Drug cartels are everywhere in the world. These are in places not even known by most Filipinos.
The range of products in the drug cartel market is so varied a newspaper reader cannot distinguish one from the other. The picks include intoxicating substances, from alcohol to narcotics to synthetic marijuana, come from all over the world. The chemicals are manufactured in China, plants are grown in Afghanistan, and there are home-brewed stimulants made in clandestine labs in the United States.
These drug products proliferate because there’s a vast market of consumers for them particularly in America. Drug cartels based in Central and South America bring illegal drugs across the border and into the US.
It is near impossible to get at those who make these or know how they are traded. One thing is sure though. It is a tough man’s game even in countries with sophisticated and trained government departments to deal with it. Yet it continues and no one can hardly predict when it can be smashed and done away within a limited term.
So it is unbelievable that someone like our dainty Vice President Leni Robredo can even begin to solve it. Yet she has the effrontery to think she can. She has no record of the toughness and determination needed to take up such a demanding job.
The latest newspaper report on her work as Vice President is about how she handled funds to build houses for the Yolanda typhoon victims. The House of Representatives committee on housing claimed to have found substandard housing projects in relocation areas for the victims of super typhoon “Yolanda” in 2013.
The panel, upon the resolution of Eastern Samar Rep. Ben Evardone, recently inspected affected areas and claimed to have found mediocre structures.
Housing committee chairman Negros Occidental Rep. Albee Benitez said he saw “glaring substandard” construction of facilities for the housing projects and noted that during their visit, they met a whistle-blower who testified under oath during their formal hearing that the materials used in the construction of homes were so substandard the houses were falling apart.
And building houses is not half as bad or difficult about fighting illegal drug dealing. Even big countries with resources to do so have failed to tackle the universal problem. Still it has to be done with a lot of money to be made apart from its being a convenient political tool against President Duterte.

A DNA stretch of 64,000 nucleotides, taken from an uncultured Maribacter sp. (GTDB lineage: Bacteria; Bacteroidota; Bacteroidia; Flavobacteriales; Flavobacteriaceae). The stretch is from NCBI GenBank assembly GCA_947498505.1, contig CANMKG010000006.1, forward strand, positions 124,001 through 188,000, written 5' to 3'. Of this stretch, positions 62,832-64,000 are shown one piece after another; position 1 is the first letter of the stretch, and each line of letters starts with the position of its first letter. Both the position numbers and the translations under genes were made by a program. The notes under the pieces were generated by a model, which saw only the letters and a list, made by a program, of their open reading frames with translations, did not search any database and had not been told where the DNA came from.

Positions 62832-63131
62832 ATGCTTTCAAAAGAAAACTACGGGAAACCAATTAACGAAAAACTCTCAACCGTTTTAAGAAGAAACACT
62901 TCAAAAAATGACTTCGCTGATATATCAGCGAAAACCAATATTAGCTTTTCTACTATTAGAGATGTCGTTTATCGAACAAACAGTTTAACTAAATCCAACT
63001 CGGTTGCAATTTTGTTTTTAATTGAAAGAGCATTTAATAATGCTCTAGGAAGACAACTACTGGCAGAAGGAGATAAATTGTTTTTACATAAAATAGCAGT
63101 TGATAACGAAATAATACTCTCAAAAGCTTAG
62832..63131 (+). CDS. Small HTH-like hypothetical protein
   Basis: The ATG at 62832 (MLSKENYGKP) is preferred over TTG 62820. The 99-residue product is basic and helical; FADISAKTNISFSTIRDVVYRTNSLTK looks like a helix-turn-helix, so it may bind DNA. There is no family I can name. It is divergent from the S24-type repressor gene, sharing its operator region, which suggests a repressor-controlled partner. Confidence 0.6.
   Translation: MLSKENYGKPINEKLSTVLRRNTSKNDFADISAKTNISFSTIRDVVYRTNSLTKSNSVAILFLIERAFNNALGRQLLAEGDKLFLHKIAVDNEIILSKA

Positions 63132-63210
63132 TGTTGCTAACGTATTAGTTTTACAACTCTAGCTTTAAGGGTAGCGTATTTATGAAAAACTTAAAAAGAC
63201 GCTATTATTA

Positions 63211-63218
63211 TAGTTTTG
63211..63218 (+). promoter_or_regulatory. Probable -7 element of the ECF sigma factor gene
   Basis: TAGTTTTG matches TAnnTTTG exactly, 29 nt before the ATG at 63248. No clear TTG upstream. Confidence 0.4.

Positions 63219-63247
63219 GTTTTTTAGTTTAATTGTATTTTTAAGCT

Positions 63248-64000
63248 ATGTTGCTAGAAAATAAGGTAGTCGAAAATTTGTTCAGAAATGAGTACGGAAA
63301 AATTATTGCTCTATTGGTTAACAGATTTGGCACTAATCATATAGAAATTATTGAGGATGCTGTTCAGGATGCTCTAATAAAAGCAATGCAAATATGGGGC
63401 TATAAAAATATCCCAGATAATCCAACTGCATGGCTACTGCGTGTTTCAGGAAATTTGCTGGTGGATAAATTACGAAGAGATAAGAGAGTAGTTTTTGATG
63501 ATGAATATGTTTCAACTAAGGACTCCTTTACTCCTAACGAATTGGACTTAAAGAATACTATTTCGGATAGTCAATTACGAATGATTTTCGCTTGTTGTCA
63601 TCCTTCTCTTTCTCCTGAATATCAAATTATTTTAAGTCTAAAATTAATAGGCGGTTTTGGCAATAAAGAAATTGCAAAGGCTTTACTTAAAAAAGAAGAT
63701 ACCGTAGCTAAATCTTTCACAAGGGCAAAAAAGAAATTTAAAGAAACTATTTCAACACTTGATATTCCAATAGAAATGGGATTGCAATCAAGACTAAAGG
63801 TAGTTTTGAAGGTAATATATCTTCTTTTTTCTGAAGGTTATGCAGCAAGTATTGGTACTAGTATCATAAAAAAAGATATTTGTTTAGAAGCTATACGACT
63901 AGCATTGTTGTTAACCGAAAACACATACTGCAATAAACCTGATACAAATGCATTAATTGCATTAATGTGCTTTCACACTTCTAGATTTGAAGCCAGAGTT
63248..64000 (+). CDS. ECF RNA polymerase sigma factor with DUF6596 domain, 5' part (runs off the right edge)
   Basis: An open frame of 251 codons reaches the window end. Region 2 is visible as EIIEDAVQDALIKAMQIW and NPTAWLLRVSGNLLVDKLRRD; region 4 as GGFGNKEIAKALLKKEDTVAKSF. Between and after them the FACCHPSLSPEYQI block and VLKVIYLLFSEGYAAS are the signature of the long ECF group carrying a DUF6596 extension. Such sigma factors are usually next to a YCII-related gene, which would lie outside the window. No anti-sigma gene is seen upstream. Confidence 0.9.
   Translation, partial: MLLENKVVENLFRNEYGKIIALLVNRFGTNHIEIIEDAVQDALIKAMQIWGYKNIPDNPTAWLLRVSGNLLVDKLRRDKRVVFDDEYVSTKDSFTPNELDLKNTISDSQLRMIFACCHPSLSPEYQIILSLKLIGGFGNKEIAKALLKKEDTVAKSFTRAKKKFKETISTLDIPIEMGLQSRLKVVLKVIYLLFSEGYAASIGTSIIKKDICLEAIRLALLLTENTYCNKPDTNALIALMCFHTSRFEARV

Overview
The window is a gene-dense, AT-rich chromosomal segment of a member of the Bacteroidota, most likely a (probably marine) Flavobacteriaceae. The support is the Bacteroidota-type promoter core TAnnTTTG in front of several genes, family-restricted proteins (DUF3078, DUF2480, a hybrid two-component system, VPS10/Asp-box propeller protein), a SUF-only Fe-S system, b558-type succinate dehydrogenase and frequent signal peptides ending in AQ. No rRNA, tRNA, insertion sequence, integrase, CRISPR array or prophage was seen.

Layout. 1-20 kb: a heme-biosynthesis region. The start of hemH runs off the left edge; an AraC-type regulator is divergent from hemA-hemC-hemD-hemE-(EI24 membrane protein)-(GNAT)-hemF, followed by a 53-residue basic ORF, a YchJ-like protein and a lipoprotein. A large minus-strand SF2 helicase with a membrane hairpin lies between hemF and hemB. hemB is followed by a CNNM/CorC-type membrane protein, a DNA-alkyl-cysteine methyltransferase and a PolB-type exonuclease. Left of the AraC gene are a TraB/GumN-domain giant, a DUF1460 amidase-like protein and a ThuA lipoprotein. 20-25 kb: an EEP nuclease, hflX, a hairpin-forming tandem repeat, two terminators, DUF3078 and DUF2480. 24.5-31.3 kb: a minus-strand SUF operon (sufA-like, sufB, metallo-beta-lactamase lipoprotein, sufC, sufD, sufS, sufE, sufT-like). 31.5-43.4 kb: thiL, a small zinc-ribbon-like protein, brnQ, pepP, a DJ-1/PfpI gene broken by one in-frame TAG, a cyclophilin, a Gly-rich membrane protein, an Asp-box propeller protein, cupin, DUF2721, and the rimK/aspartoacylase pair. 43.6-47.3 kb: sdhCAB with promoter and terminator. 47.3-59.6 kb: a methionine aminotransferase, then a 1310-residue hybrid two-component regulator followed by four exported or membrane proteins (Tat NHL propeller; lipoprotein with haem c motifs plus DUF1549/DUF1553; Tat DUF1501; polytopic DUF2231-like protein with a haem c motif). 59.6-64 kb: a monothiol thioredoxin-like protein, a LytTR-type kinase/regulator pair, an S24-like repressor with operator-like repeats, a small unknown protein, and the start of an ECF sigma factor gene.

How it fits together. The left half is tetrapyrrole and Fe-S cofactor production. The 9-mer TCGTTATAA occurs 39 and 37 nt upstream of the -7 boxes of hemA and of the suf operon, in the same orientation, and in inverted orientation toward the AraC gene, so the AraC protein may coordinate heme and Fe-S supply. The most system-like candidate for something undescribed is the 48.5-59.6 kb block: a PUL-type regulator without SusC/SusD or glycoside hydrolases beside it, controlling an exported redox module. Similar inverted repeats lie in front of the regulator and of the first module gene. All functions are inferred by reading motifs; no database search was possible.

Duterte ran for President so he can do what he can to stop it from growing. It is a big source of corruption ignored by previous chief executives particularly by the Aquino government who, did not give it the importance not understanding the severity of the problem or its implications. Indeed sources who know more about it gave warnings about the threat.
One of them is Victor Corpus who has made fighting it as a passionate advocacy. Because he understands the urgency of killing it before it kills our country he supports the Duterte government’s anti-illegal campaign “100 percent.”
“Kung hindi natin gagawin ito, we will end up worse than Colombia,” he explained.
Corpus was referring to the illegal drug trade in Colombia which reached its peak between 1993 and 1999.
Colombia was the world’s largest producer of cocaine and one of the major exporters of heroin at that time.
The Duterte government as of this writing has to cope with 1,377 drug suspects, 22,503 others have been arrested in 23,549 police operations, according to the Philippine National Police (PNP) update covering the period of July 1 to 6 a.m. of Oct. 4.
The problem with PRRD is not what he says but why he says it. People do not accept words like “I will kill you before you kill drug victims and destroy my country.” Wouldn’t you say that too with the industry that has the complicit cooperation of both politicians and media. As usual it is politics that is getting in the way of dealing with a serious national problem.
Her supporters have advanced the theory that Vice-President Leni Robredo is being made a fall guy by offering her to be the drug czar. If she has the solution given her dismal performance (read: no performance) then indeed let her do it herself.
Robredo has been a vocal critic of the drug war, and she is becoming more and more outspoken nowadays which means this is the field she and the opposition has chosen to bring down the PRRD government. Horrors.
By appointing her as the antidrug czar she can call in outsiders.
In my opinion constitutional change to parliamentary federal government will be a more effective answer against illegal drug dealing because it means cheaper elections and smaller constituencies.
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